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When your organization has to answer to a membership, there can be a lot of pressures to deal with. Rarely are those needs aligned. Do these challenges sound familiar to you?
Even the largest, most well funded Associations and Member-based organizations have to pay particular attention to the bottom line. There is a lot of pressure to show value to the membership. After all it is the members who direct the mandate and expect accountability to that. In fact, it is quite remarkable to see how some organizations are able to stretch their dollars. This attentiveness and a thrifty mindset is healthy, but that culture can also hinder innovative, blue sky thinking.
More members usually means more revenue and growth. This revenue allows for pursuit of the organization's purpose. But, attracting more members and increasing that revenue means spending money on membership recruitment.
Much of an organization's budget is likely allocated to delivering programming or communicating policy. This is the work that makes members happy, provides a sense of value and ensures membership renewals.
The growth vs value cycle can be challenging. Sometimes the simplest solution is to put more focus on how you communicate. This is often a missed opportunity. Clearly and effectively telling your success stories can serve to attract more members and boost the value of the work you're doing.
It's common to have different priorities and different demands for services or policy within your membership. In an effort to try and satisfy everyone, many associations provide a lot of services, but struggle to make them all viable. How often does one key service subsidize others? How often might a member comment that they didn't even know about any other services?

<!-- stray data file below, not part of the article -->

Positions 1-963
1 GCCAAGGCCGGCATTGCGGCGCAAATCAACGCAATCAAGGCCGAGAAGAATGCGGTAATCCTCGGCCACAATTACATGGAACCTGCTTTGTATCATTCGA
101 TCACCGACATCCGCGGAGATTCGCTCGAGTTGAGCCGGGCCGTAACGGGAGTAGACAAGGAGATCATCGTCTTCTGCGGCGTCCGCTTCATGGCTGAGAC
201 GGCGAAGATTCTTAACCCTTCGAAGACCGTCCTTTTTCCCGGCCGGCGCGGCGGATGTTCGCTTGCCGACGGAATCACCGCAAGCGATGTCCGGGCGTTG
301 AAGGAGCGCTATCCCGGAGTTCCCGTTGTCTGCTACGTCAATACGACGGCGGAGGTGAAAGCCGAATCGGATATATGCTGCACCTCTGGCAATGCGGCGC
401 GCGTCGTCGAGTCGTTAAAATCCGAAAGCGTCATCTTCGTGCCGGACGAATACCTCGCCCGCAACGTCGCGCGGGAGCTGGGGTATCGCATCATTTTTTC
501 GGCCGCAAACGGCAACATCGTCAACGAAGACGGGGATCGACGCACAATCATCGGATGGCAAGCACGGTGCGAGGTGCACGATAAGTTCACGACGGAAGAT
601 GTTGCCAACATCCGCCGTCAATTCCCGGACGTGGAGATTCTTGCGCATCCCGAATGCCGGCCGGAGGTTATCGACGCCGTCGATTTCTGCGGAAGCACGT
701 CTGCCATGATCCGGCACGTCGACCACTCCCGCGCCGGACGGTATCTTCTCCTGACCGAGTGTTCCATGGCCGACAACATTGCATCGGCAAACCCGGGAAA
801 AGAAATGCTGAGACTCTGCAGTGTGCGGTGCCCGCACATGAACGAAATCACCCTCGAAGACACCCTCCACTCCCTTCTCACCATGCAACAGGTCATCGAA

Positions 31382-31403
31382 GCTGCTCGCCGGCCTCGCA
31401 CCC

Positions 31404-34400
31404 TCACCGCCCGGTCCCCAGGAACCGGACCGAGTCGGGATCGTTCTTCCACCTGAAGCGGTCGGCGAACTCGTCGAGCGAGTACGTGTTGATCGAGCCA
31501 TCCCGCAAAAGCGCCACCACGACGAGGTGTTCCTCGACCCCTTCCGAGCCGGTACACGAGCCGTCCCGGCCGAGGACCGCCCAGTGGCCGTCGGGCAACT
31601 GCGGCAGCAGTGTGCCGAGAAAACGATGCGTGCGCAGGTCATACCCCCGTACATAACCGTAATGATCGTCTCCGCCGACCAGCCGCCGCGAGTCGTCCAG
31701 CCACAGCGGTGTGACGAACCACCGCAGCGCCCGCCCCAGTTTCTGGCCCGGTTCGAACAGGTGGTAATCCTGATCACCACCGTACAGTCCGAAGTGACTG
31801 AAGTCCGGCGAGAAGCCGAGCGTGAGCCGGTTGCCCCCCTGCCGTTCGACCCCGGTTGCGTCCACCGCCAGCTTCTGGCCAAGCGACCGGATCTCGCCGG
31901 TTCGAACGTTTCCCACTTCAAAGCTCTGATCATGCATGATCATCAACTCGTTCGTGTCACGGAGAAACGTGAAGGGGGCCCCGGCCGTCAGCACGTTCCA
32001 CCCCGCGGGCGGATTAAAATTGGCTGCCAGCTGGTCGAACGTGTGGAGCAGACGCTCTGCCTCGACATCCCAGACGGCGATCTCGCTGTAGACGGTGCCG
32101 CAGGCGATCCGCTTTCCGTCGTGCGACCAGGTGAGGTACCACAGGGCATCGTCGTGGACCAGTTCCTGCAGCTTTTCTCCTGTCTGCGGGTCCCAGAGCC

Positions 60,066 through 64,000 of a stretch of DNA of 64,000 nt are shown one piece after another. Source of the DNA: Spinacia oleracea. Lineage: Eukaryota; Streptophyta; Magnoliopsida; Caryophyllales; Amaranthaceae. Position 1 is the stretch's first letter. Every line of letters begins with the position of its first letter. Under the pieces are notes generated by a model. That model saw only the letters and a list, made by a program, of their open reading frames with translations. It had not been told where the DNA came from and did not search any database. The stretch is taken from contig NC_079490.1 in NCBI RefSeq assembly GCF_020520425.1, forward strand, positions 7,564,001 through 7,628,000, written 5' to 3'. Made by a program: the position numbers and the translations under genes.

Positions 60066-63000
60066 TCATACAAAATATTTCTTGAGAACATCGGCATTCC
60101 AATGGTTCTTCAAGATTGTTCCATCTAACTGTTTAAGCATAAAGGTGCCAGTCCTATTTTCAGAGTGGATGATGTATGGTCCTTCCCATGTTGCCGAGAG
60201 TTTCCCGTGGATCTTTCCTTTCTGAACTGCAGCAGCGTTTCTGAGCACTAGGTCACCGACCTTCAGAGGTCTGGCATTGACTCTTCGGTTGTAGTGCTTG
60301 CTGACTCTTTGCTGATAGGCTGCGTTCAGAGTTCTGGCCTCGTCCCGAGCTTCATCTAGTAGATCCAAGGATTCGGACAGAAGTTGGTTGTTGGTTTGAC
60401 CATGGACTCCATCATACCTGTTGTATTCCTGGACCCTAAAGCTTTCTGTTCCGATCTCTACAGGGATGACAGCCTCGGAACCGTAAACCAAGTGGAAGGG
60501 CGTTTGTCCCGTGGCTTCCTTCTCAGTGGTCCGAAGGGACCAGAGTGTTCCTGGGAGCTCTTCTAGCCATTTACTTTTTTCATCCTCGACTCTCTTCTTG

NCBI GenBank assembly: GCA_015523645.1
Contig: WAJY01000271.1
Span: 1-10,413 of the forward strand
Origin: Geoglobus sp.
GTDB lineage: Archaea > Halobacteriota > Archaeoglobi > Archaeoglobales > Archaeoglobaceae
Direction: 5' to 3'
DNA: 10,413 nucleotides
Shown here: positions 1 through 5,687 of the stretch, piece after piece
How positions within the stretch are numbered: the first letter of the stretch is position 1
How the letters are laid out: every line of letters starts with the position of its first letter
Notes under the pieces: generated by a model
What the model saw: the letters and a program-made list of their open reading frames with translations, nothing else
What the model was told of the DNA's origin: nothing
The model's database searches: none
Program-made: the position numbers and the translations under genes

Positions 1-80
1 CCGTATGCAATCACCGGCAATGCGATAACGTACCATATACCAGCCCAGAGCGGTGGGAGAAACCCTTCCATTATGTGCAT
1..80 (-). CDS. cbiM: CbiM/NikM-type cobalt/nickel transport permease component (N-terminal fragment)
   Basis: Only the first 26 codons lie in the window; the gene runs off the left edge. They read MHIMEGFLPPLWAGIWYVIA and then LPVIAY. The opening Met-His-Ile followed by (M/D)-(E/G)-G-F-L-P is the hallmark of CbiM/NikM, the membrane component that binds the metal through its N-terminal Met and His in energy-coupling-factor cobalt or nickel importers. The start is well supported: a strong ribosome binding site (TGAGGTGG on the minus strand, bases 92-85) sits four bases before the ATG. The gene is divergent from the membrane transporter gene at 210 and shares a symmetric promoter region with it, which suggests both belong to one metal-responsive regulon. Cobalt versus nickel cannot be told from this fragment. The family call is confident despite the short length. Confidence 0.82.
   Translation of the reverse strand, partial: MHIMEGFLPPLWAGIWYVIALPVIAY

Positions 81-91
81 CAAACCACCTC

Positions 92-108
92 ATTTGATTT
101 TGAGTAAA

Audience profiling and prioritization is critical. This level of strategic planning helps keep the organization from being pulled in too many directions.
Organizational momentum can be hard to contain once it gets going. As your organization gains traction and grows it takes a concerted effort to stay organized. This probably sounds like a good problem to have, but if not managed well it can be your undoing. It can be challenging to continue to operate with the efficiency and agility that helped ignite that energy to begin with. You can mitigate against this by planning for it. Part of that planning effort involves choosing business partners that are ready to work with you in the early days, but also have the capacity to work with you as you grow.
It's not a terribly common occurrence, but we've seen it happen enough that it's worth mentioning. From time to time member-based organizations suddenly find themselves without any work to do. This happens because the organization has been very focused on serving it's purpose for so long that it doesn't notice when that purpose is no longer relevant. This can happen when the organization actually succeeds with it's original mandate. Perhaps public policy changes in favour of the membership. This can also happen when external factors completely change the market. We've also seen disruptive technology entirely change how the game is played.
Make sure you are always having annual strategy sessions. If you're diligent about doing that, make sure you are properly capturing your threats - including the threat of succeeding. The threat of a fundamental game change also needs to be considered - it's the most established organizations that most quickly dismiss the possibility of disruption.
Author: Scott Snowden
Business & Technology, Strategy